Stocks finished down 1 percent Friday, wiping out the previous session's gains, despite a better-than-expected government jobs report and amid nervousness ahead of next week's presidential election.
The Dow and Nasdaq finished in the red for the week, while the S&P 500 squeezed out a small gain.
Major U.S. Indexes
The CBOE Volatility Index, widely considered the best gauge of fear in the market, ended above 17.
For the week, the Dow erased 0.11 percent, the S&P 500 eked out a gain of 0.16 percent, and the Nasdaq dipped 0.19 percent. Pfizer was the worst weekly performer on the Dow, while BofA surged.
Among key S&P sectors, energy was the biggest laggard for the week, while consumer discretionary gained.
Stocks initially bounced at the open after a better-than-expected October government jobs report. Employers added 171,000 jobs in October, while the unemployment rate inched up to 7.9 percent, according to the Labor Department. Economists polled by Thomson Reuters expected non-farm payrolls rose by 125,000, an increase on September's 114,000 gain.
The jobs report is the last issued before the presidential election next Tuesday. (Read More: How Much Will High Jobless Rate Matter in This Election?)
Gold slid 2 percent, to settle below $1,680 an ounce for the first time in about two months as the report lowered expectations for economic stimulus provided by global central banks. Gold stocks including Newmont Mining, Goldcorp nd Barrick Gold all traded in the red.
Meanwhile, factory orders climbed 4.8 percent in September, according to the Commerce Department, edging past expectations. The increase was the biggest since March 2011.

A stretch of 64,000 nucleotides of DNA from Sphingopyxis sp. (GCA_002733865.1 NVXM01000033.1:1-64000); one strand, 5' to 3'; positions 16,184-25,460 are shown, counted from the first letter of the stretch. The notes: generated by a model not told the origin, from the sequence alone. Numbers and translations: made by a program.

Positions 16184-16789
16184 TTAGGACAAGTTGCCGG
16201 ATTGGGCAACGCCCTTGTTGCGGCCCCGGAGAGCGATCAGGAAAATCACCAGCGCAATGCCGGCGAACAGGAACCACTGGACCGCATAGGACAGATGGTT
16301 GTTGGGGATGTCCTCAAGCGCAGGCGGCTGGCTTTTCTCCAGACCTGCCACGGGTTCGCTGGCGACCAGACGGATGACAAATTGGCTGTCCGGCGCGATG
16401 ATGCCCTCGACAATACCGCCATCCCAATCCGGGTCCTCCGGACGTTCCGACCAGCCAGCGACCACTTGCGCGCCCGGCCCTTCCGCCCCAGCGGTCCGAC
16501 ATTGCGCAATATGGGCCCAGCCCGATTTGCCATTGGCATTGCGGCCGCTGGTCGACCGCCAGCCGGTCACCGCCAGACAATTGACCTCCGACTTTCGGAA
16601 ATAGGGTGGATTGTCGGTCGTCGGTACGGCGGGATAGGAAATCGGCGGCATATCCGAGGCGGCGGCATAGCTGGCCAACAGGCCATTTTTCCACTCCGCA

Oil prices tumbled to session lows after the U.S. Department of Homeland Security issued a temporary, blanket waiver of the Jones Act to allow foreign-flagged oil tankers from the Gulf of Mexico to help supply the Northeast with fuel, after Hurricane Sandy shut two refineries in the region. The waiver will run through Nov. 13, according to the department.
Early estimates of the economic impact of Hurricane Sandy put the total loss between $30 billion and $50 billion, making it one of the costliest storms in U.S. history. (Read More: Most Expensive Hurricanes in US History)
Markets were closed Monday and Tuesday marking the first two-day weather-related shutdown since 1888.
Meanwhile, Verizon said its fourth-quarter operating results could be significantly affected by Hurricane Sandy. And Delta said it canceled 3,500 flights due to Sandy, adding the storm will negatively impact its October profit by $20 million.
Among earnings, Chevron edged lower after the oil giant posted earnings and revenue that missed expectations.
TripAdvisor surged nearly 20 percent to lead the S&P 500 gainers after the company posted earnings and revenue that beat expectations.
European shares ended higher ollowing the U.S. jobs report, but gains were limited amid renewed worries over Greece. Investors remain concerned divisions in the debt-ridden nation's ruling coalition will prevent an austerity bill passing through parliament next week, marring the country's prospects of receiving its next bailout tranche.
—By CNBC's JeeYeon Park (Follow JeeYeon on Twitter: @JeeYeonParkCNBC)
On Tap Next Week:
MONDAY: ISM non-mfg index; Earnings from Toyota, Humana, Time Warner Cable, Transocean, Zillow
TUESDAY: 3-Yr note auction, ELECTION NIGHT; Earnings from Nissan, CVS Caremark, NYSE Euronext, Office Depot, News Corp
WEDNESDAY: Weekly mortgage apps, oil inventories, 10-yr note auction, consumer credit, Coach shareholders mtg, Oracle shareholders mtg; Earnings from Macy's, Sodastream, Qualcomm, Activision Blizzard, CBS, Monster Beverage, Whole Foods
THURSDAY: International trade, jobless claims, 30-yr bond auction, Kellogg analyst day, 3M investor mtg, OPEC press conference; Earnings from Dean Foods, Wendy's, Disney, Groupon, Nordstrom, Nvidia, Kayak, Zipcar
FRIDAY: Import/export prices, consumer sentiment, wholesale trade; Earnings from JCPenney
More From CNBC.com: